There is something about the lure of commercial aviation that continues to attract new entrants in a disproportionate way, given the high capital costs.
Looked at cold heartedly, it makes little sense. Even in a good year the global aviation industry struggles to make much of a profit, and averaged over a business cycle it is debatable whether the industry as a whole makes any money at all.
Fly Atlantic is the latest company to announce plans to buck the trend and launch a successful low cost transatlantic airline.
Fly Atlantic has chosen Belfast International as its base, which is interesting.
One thing in its favour is that there is no Air Passenger Duty on flights from Belfast International.
The snag, of course, is that it isn’t far from Dublin. Dublin also has no Air Passenger Duty (as its not in the UK) but can also offer customs and immigration pre-clearance for US flights, a wider range of destinations and carriers and a wide range of onward connections to the UK and Europe.
Belfast International, on the other hand, can’t even offer much in the way of connections. Belfast City is the airport of choice for short haul carriers.
As Simon Calder notes in The Independent, Belfast International has a history of failed transatlantic routes:
- Norwegian launched and then dropped North American flights from Belfast in 2018
- United Airlines dropped its service to New York Newark in 2016
- Flyglobespan tried Toronto and Orlando flights in 2009 before collapsing
What will Fly Atlantic offer?
The plan is to offer ‘new direct routes to North America, Great Britain and continental Europe from Belfast International’.
If this follows the Aer Lingus model, it will mean aircraft doing an afternoon flight to North America, an overnight flight back and then a short hop into the UK or Europe before returning to North America. It is promising 35 destinations which seems a huge stretch given the Belfast catchment area and lack of connectivity.
When will Fly Atlantic launch?
The plan is for flights to begin in Summer 2024 with an initial fleet of six aircraft, growing to 18 by 2028.
Crucially, there is no aircraft deal at present. The press release says that it is in discussions with both Boeing and Airbus, with a choice between the Boeing 737 MAX and the Airbus A321LR. However, I would question whether an order placed now, especially for the ‘proven on transatlantic’ A321LR, could be delivered within 18 months.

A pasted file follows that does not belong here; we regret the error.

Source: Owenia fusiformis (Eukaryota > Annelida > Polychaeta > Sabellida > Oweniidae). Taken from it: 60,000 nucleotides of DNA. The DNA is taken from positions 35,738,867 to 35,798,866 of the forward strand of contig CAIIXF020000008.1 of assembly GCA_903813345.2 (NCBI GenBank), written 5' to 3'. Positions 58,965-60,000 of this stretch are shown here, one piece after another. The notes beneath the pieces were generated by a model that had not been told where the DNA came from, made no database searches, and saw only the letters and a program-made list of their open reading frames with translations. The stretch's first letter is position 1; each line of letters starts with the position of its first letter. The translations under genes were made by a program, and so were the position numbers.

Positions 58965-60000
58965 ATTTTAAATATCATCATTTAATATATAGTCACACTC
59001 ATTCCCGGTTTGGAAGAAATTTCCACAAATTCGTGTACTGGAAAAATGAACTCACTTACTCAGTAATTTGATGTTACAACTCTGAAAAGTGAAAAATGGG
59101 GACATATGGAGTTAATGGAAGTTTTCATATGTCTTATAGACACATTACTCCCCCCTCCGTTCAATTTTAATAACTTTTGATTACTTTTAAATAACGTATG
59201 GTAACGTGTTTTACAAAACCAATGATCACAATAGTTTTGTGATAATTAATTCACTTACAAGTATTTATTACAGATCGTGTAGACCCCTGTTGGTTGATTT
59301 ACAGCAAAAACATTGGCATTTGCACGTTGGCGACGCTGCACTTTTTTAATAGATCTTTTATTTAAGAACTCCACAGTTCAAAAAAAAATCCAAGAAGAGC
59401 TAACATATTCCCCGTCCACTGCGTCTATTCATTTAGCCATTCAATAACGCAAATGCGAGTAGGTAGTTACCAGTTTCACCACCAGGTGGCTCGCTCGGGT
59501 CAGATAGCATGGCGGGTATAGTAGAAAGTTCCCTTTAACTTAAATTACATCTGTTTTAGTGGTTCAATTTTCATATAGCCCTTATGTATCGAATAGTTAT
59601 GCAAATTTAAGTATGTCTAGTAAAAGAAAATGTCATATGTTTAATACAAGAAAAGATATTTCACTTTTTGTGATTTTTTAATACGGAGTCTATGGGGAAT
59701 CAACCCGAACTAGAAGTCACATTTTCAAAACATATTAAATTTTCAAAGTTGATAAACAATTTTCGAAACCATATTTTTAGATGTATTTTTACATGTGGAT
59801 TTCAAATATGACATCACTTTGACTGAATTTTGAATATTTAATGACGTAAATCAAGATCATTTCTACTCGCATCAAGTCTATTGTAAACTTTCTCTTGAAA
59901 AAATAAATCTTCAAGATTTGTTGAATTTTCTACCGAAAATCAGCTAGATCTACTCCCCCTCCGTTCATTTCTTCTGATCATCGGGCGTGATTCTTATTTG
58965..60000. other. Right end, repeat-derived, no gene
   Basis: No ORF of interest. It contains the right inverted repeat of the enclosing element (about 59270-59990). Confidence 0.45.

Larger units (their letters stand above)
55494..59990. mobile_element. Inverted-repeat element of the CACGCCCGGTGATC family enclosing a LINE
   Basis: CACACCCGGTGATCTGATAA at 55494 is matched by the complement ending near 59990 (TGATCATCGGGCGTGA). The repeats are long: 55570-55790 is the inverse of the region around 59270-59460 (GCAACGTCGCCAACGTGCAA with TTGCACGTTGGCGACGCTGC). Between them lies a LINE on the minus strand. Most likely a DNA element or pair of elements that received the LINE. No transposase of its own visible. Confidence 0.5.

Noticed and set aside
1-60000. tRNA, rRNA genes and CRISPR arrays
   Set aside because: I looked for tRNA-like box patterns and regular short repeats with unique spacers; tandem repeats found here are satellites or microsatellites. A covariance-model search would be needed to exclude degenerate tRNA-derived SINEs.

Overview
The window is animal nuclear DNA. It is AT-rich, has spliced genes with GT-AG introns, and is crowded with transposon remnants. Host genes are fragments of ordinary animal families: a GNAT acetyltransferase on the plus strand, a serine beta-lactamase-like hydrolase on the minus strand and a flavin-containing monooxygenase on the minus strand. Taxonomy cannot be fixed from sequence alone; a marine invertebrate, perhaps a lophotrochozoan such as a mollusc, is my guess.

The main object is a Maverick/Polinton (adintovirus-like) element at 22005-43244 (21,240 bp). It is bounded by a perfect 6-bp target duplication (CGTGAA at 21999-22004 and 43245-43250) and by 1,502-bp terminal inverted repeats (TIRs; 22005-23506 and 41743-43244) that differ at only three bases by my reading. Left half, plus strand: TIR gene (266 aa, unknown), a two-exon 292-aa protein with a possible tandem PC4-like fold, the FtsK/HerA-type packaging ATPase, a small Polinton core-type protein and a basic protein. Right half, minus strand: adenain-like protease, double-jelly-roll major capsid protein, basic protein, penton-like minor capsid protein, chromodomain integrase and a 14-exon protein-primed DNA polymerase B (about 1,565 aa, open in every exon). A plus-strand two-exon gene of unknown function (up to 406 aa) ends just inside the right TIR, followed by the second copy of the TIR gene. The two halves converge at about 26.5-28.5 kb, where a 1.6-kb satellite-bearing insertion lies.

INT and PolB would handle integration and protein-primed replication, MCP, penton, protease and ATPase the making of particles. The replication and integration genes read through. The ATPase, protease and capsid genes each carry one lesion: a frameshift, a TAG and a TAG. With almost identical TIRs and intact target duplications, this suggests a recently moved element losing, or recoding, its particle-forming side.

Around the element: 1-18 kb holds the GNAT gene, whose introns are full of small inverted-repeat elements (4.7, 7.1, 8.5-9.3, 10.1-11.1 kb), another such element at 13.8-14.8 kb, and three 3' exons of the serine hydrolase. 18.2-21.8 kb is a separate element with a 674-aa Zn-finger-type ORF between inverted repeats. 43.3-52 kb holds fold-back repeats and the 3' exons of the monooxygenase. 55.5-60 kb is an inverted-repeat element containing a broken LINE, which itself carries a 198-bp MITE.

Fly Atlantic’s Chief Executive Andrew Pyne said:
“Our vision is of Belfast as a strong aviation hub linking Europe and North America. The lack of direct transatlantic air services has clearly been an impediment to Northern Ireland’s economic and tourism development, which we now intend to remove. The project can be a gamechanger. We will be offering affordable fares with brand new aircraft. We already have offices at the airport and will now be building out the infrastructure to support the airline’s launch. We start recruiting for the team early in 2023.”
“We looked at many options throughout the UK and Ireland. Belfast International and Vinci stood out in terms of the facilities that they offered us and by their enthusiasm for and commitment to making this project a reality. Northern Ireland has a proud aviation and engineering history, and we are delighted to be able to build on this tradition as we develop the airline and its support functions.”
Pyne was previously CEO of Cobalt Air, the defunct Cyprus-based carrier, and the rest of the senior team also seem to have Cobalt Air connections. It is worth noting that Cobalt Air did have a high quality in-flight product and was well regarded, if an eventual commercial failure.
Whilst an A321LR, which tends to have around 170 seats in a two class configuration, would be a good choice to use from a secondary city such as Belfast, the economics will always be against niche operators.
Business travellers, who pay the highest fares, value certainty above all else – an airline with only a handful of weekly flights to a city and no obvious alternatives when things go wrong (as they always do) will lose out to one with multiple daily flights and plenty of Plan B’s in case of disruption.
Let’s see how this one develops. There is a website up and running which you can find here but there’s not much on it.